What Homer knew about technical writing
With possible titles of “why consistency works”, or “what Homer knew about technical writing”, or even “what Homer, technical communication and Eminem have in common”, this post is just a musing. And perhaps amusing, in a gentle way. If it provokes any thoughts or ideas in your head, I’d love to hear them!
Homer and other epic poets use a number of repeated phrases. Famous ones are:
- wine-dark sea
- the wily Odysseus
- rosy-fingered dawn
- gray-eyed Athene
- D’oh! 😉
- I’ma make a new plan*
* We could argue that rappers use them too. I suspect there’s a whole blog post right there!
People call these repetitions “stock phrases” and “epic formulae”. People say the use of such phrases is a trick to make it easier to fill a gap in a line of poetry, to keep to the metre when you’re thinking on your feet.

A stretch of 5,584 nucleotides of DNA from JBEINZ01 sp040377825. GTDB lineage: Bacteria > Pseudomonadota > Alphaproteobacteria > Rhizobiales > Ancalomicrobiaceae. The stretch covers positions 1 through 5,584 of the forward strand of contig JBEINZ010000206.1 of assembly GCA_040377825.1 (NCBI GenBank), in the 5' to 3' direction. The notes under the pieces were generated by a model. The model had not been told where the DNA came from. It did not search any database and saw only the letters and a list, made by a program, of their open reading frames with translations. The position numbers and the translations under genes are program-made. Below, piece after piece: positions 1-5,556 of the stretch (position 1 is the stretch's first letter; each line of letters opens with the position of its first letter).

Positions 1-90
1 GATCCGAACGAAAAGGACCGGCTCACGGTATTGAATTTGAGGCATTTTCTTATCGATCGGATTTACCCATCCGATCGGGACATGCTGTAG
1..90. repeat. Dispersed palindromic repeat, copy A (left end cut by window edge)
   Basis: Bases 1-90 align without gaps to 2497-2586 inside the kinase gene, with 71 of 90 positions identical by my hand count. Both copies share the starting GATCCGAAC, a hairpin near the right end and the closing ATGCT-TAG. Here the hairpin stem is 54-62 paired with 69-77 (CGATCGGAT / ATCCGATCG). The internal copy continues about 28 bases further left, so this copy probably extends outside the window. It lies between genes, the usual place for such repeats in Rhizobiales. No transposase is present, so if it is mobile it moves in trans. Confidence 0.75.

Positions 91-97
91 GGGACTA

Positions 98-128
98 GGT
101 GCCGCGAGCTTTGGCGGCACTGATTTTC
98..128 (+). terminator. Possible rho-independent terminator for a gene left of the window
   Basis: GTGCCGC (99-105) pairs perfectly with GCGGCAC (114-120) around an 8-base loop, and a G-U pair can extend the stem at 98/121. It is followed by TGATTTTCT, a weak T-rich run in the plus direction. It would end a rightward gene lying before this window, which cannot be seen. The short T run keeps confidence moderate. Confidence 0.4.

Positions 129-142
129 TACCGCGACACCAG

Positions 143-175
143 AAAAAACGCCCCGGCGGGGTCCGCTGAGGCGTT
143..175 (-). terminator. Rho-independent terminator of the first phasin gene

I think there’s a less prosaic purpose too.
In a single familiar phrase, a writer can call up all the connotations and associations that the reader has accrued over the years of exposure to a shared culture. With just two or three words, you can evoke a flare of imagination, a memory, a delightful frisson of fear or just some previously-learned facts.
Ah, the power! Being able to make your reader remember something complex in such a simple way. Efficient, concise, unobtrusive, pleasurable and rewarding.
We do the same with consistency of terminology in technical writing. Ba da boom. 🙂
Off topic: I’m fond of trees. I took this picture when walking in the bush this morning.
Posted on 26 September 2010, in language, technical writing, trees and tagged consistency, epic formulae, formulaic lines, Homer, Iliad, Ozzie trees, rap, stock phrases, technical communication, technical documentation, technical writing, trees. Bookmark the permalink. 5 Comments.